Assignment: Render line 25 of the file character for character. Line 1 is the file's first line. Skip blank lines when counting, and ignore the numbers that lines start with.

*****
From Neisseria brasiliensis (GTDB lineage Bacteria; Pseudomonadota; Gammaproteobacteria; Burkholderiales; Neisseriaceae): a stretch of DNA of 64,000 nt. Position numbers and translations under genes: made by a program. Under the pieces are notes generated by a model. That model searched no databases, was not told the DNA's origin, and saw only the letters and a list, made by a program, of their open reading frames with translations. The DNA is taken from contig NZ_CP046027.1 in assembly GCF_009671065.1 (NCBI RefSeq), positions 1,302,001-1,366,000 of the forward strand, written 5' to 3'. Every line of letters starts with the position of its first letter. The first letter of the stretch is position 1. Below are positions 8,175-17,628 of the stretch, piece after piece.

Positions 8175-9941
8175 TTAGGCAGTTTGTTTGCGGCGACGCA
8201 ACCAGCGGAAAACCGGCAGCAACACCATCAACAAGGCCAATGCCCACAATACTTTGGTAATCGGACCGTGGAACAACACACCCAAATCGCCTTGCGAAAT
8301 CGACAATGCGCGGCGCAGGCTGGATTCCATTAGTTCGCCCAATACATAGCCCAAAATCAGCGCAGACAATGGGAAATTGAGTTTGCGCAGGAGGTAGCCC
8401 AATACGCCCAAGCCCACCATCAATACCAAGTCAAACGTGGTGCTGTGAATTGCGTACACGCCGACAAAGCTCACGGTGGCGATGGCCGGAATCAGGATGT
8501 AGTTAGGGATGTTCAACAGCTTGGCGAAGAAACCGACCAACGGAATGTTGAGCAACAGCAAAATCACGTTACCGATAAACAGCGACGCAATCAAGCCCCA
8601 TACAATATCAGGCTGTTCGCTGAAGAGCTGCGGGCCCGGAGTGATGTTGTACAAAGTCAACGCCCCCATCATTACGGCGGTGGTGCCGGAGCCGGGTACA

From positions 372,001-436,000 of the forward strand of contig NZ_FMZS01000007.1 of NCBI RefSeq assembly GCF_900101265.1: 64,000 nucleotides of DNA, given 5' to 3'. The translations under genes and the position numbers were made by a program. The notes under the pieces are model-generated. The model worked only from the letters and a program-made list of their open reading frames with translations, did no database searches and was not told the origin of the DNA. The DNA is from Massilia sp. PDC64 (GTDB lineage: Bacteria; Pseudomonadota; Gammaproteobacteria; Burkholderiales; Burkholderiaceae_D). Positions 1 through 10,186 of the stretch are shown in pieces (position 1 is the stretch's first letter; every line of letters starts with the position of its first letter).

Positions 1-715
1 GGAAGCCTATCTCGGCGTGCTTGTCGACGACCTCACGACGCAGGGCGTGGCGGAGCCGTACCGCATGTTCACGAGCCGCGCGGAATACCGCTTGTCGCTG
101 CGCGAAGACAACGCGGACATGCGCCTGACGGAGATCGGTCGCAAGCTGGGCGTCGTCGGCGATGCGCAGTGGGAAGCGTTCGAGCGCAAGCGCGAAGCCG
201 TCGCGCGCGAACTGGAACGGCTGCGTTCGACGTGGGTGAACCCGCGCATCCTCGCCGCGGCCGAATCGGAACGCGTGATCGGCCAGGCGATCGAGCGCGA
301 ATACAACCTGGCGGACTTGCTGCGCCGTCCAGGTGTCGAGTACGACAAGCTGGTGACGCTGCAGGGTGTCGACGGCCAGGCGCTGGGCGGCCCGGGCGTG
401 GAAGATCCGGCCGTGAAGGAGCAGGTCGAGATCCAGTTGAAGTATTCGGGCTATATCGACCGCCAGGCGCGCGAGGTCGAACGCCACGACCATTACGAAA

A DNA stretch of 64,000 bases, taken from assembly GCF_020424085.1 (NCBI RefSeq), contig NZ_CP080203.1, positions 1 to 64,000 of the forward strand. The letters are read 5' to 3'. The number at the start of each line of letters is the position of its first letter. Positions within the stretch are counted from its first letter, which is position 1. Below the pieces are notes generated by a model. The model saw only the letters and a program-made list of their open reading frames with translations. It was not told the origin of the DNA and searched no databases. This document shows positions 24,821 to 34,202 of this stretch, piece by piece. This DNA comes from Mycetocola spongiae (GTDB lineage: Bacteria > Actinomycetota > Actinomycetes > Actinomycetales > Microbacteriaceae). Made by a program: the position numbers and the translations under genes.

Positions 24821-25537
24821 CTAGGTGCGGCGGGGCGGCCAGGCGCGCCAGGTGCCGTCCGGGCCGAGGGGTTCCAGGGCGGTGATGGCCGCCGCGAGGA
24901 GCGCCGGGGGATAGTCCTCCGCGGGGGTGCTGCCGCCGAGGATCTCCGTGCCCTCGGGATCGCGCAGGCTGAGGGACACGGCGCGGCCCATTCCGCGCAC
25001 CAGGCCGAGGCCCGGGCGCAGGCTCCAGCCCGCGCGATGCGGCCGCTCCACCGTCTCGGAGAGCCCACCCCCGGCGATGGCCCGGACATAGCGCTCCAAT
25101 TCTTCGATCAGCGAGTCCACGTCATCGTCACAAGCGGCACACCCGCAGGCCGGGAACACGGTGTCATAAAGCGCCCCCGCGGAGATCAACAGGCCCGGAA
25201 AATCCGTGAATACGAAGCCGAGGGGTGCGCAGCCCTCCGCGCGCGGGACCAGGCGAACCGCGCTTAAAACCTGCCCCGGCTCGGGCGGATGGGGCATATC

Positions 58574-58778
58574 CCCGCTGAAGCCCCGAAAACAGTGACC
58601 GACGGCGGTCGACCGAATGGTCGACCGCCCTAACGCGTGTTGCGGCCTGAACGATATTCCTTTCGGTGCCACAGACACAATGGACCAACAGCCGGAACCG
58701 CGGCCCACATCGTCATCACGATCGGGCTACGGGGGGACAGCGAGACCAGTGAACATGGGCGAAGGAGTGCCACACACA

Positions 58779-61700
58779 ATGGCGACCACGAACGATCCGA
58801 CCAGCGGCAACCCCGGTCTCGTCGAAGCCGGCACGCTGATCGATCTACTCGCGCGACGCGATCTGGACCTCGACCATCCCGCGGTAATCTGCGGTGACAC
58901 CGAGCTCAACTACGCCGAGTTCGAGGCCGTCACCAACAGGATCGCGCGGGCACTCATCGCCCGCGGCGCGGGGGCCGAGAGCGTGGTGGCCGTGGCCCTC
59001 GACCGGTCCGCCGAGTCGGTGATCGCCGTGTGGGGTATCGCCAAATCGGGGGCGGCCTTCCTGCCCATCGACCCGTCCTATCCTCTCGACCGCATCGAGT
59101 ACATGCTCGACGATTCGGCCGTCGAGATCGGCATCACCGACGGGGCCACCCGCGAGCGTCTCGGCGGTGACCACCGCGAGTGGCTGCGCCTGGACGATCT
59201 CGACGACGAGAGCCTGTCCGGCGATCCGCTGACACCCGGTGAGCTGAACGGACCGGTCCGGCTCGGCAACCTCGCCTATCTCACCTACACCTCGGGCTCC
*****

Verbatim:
58601 GACGGCGGTCGACCGAATGGTCGACCGCCCTAACGCGTGTTGCGGCCTGAACGATATTCCTTTCGGTGCCACAGACACAATGGACCAACAGCCGGAACCG